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Canadian Egyptians divided over vote in Egypt's presidential election

Presidential hopeful Hamdeen Sabahi greets his supporters after Friday prayers in Baltim city, 212 kilometers North of Cairo, Egypt, Friday, May 16, 2014. With only two people - former army chief Abdel-Fattah el-Sissi and leftist politician Hamdeen Sabahi - vying for the country's top post, the Egyptian election commission set the first round of voting for May 26 and 27, with results expected by June 5

Hamdeen Sabahi/AP

About 5,000 Canadian Egyptians lined up in Ottawa and Montreal on the weekend to participate in Egypt's second presidential election since the Arab Spring. While the first vote chose who would lead the country out of a swift, but messy, revolution, this election is about sending a message to doubtful onlookers or would-be autocrats.

Abdel-Fattah el-Sissi is almost certain to win. An enormously popular military leader, he rose to prominence when he took decisive action against then-president Mohammed Morsi last summer following mass protests against Mr. Morsi's one year of rule. The ousting was hailed as Egypt's second revolution by supporters, and as a coup by detractors and much of the international community.

Egyptians have lived through a tumultuous few years. Instead of improved freedoms and wealth distribution, the Jan. 25 Revolution in 2011 ushered in a period of economic turmoil, security threats, an unpopular Islamist president and mass detentions and killings since Mr. Morsi's ouster.

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Many believe Mr. el-Sissi will provide stability.

"We want to prove to the international community that we are going the right way," says Mohamed Elhalwagy, head of the Nile Association of Ontario. "We believe [Mr. el-Sissi] is the best one to help the country." He says the majority of the 300 or so Toronto-area Egyptians who boarded buses to Ottawa organized by the association are el-Sissi supporters.

There are only two candidates to choose from: Mr. el-Sissi; and leftist politician and activist Hamdeen Sabahi, who came in third in 2012 with 21 per cent of the vote. In the first round of the 2012 election, there were 13 candidates.

Fervour for the ex-military chief is omnipresent in Egypt – desserts are decorated with his image; banners line city streets; and videos featuring schoolgirls literally singing his praises circulate widely.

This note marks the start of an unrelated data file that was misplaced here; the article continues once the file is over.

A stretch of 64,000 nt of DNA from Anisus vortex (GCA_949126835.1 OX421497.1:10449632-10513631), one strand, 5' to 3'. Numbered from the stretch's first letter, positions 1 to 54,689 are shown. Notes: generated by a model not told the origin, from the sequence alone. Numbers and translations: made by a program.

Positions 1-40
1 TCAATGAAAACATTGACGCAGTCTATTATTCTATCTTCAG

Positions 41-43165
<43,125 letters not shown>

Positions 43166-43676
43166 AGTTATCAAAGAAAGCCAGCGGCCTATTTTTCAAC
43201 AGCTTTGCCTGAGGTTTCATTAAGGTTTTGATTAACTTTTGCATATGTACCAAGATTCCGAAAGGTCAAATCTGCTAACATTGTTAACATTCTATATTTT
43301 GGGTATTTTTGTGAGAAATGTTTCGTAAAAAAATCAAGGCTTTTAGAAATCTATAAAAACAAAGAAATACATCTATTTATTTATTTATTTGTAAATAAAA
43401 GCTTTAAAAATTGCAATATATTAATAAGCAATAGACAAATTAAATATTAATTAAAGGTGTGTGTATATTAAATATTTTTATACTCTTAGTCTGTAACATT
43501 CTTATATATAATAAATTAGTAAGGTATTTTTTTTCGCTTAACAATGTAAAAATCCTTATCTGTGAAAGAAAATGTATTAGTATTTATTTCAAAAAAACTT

But he is also divisive.

"They're criminals," says Eaman Fahmy, a mother of five from the London, Ont., area, referring to the el-Sissi regime. "I don't want any part of it."

She cites anger with Mr. el-Sissi over Mr. Morsi's ouster, the killing of civilians in protests that followed and the human-rights violations that have taken place since, involving people she knows personally.

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It's been an "extremely trying period," in part because her husband, who is back and forth between Canada and Egypt, was at an anti-coup sit-in violently dispersed by police last summer, though neither he nor Ms. Fahmy support the Muslim Brotherhood, the Islamist political organization that was banned as an terrorist organization in December.

Ms. Fahmy, 51, boycotted this year's vote because she sees Mr. Sabahi as being complicit. "Hamdeen is not viable in my eyes."

Mr. Sabahi faces an uphill battle against an extensive PR machine and a media that idolizes his opponent.

Still, votes for him send a clear message to the presumed winner.

"I believe there should be some opposition. There needs to be an opposing voice," says Salma Nasr El Din, a 30-year-old Mississauga teacher. Her husband, Ehab Kamarah, 42, is also voting for Mr. Sabahi even though he believes Mr. el-Sissi is the strongman needed now. His vote is a statement: "It's healthy for [el-Sissi] and Egypt to not win with 95 per cent of the vote. There needs to be a balance."

Voting ran Thursday to Monday at the Egyptian embassy in Ottawa and the consulate in Montreal.

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